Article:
Arthroscopic Total Shoulder Resurfacing with Osteochondral Allograft
So my name is Reuben Gobezie. I'm the chief of the shoulder and elbow service at University Hospitals of Cleveland, Case Medical Center. And what we're going to do today is we’re going to review a new or relatively new procedure called arthroscopic biological total shoulder resurfacing. So this is an arthroscopic surgery, and essentially what we do in order to achieve a cartilage transplant in the shoulder using this technique is - we bring the patient in. You'll see when we first put the scope in the shoulder, I'll do a routine diagnostic arthroscopy, look at everything, make sure the rotator cuff is intact, make sure that - that the chondral loss is what I thought it was going to be before the surgery, and then size up the humeral head and the glenoid graft sizes cuz there are different sizes I can transplant. Next we're gonna - you're going to see that we take out the rotator interval and remove the biceps from the field - gives us more working room - and then we'll start with the procedure where we start to reprepare the surfaces of the humeral head and the glenoid so that they can receive the graft.
This is a - a patient that essentially has classic osteoarthritis of the shoulder, albeit at a young age, and the options for him today in my practice would be a total shoulder placement with conventional prostheses or one of these alternative graft procedures not osteochondral graft, which I think don’t - have - have fallen out of favor - I don’t use it anymore - or this osteochondral grafting. I think - debridement has already been tried; it did not work for him and so here’s where we’re at - basically a bipolar graft.
Okay good. So here we have the glenohumeral joint, and you see here is that there is a - some grade one and two and three changes. Then you get down to here, and you see there's a grade four change. See what I mean? There’s a grade 4 change. Likewise on the humerus, it’s completely denuded of cartilage. It’s a grade 4. So you get way up here, and you can see that there is some cartilage there. The rotator interval is here. The subscap is there. And then the vy - the rotator cuff superiorly is still intact, right there. And then he has, of course, a normal degenerative superior fraying, te - tenotomized the biceps already. And now what we’re going to do is we’re going to go into the rest of the surgery here.
We’re going to resect the rotator interval now. And essentially that’s what we’re going to do now; we’re going to resect the rotator interval. These are very, you know, every - each - each of these arthroscopic totals are done in a very different character and - and based on the soft tissue tightness of the shoulder and so on. So here I’m going all the way out with the rotator interval resection. You have to go all the way out past - just the capsule that’s deep - and all the way out until you see deltoid fibers because, when you’re passing instrumentation, you really want to be careful to make sure that you get that so you can pass instruments easily, you see? And then you can see here, the conjoined tendon is coming up in the left side of your screen there, here. And then what we're going to do is widen the skin incision, and then we’re going to put a drill guide here, which is 25 mm in diameter. And visualization is key because you have such m - so much outflow. I'm introducing now the - the guide, and you see here that I keep this guide - you have to be very careful of the axillary nerve here, and I keep this guide here in a position where I feel like I can assess the humeral head. And there you go.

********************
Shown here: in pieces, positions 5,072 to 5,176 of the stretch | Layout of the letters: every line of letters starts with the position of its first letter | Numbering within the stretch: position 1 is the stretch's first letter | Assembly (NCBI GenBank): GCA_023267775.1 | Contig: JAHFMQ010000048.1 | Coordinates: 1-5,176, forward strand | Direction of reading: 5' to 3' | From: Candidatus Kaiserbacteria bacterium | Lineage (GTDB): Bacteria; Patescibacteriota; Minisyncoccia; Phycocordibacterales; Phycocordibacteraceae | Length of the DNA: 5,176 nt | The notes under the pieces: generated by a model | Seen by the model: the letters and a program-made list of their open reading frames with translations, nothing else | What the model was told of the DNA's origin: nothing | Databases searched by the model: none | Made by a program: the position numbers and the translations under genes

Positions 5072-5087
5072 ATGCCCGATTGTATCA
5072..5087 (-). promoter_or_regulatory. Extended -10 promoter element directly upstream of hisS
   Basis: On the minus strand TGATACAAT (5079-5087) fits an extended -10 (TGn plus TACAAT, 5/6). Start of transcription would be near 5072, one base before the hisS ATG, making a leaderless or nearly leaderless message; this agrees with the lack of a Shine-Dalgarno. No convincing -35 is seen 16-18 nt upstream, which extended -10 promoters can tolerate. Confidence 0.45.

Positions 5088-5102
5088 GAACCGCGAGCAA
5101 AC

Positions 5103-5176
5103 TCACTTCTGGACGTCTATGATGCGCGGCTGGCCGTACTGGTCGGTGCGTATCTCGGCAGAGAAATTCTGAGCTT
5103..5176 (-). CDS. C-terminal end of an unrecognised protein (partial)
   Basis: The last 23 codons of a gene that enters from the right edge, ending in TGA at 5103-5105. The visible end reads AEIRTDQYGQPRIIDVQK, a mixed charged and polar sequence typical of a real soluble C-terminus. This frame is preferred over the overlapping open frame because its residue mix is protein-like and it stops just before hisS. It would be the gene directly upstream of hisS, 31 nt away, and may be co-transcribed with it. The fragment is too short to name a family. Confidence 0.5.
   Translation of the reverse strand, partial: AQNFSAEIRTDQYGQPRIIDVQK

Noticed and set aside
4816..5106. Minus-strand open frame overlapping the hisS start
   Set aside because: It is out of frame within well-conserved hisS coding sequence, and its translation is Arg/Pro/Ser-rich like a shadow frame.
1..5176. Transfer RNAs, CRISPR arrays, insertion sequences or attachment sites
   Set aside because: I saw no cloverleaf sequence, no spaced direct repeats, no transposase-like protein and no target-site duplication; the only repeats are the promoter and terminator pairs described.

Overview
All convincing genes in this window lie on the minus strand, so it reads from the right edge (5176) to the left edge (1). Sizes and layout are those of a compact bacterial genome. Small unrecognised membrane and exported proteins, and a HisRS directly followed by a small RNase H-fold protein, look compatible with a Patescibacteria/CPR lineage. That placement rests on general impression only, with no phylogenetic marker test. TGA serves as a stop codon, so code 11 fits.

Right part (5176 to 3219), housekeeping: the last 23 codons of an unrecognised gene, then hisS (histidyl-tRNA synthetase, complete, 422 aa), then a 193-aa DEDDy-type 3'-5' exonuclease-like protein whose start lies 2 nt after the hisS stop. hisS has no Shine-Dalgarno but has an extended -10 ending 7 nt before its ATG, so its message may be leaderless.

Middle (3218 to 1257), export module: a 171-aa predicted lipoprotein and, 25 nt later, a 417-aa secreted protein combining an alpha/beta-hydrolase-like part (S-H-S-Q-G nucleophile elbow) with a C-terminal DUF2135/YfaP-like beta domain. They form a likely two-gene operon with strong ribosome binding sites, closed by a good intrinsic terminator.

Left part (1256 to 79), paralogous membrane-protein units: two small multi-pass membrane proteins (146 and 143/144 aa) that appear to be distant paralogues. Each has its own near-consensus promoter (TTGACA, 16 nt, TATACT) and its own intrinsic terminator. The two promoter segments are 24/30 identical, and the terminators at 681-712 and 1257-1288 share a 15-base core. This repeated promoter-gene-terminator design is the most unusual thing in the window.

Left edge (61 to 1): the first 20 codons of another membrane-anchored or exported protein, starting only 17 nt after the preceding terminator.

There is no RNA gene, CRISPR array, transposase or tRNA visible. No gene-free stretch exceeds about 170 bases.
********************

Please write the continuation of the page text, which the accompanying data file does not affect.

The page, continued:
Okay I think that's a good position for it. I'm going to go below the center cuz, remember, it’s only a 35 mm guide. I’m going to go below the center here where... Okay good - and hold that, Sam, for me. Now I'm going to come out, and I’m going to take this and I'm going to do this, here. Okay, knife. Eleven-blade, Gaby. Eleven-blade. Okay, good. And that tells me where it is in the skin. It’s kind of the angle. Show me the - show me it sitting on the b - bone. There you go, good. And then I’m going to make an incision here. Okay and then what I’m going to do next is I’m going to spread with the - a schnidt because the axillary nerve is here, and I can tell you, I had a scare recently where I had a - a - not a palsy - yeah, I had a transient palsy. Let me tell you something, it’s a - a game changer - makes this procedure not worth it if you can’t obviously get - if you get a nerve palsy.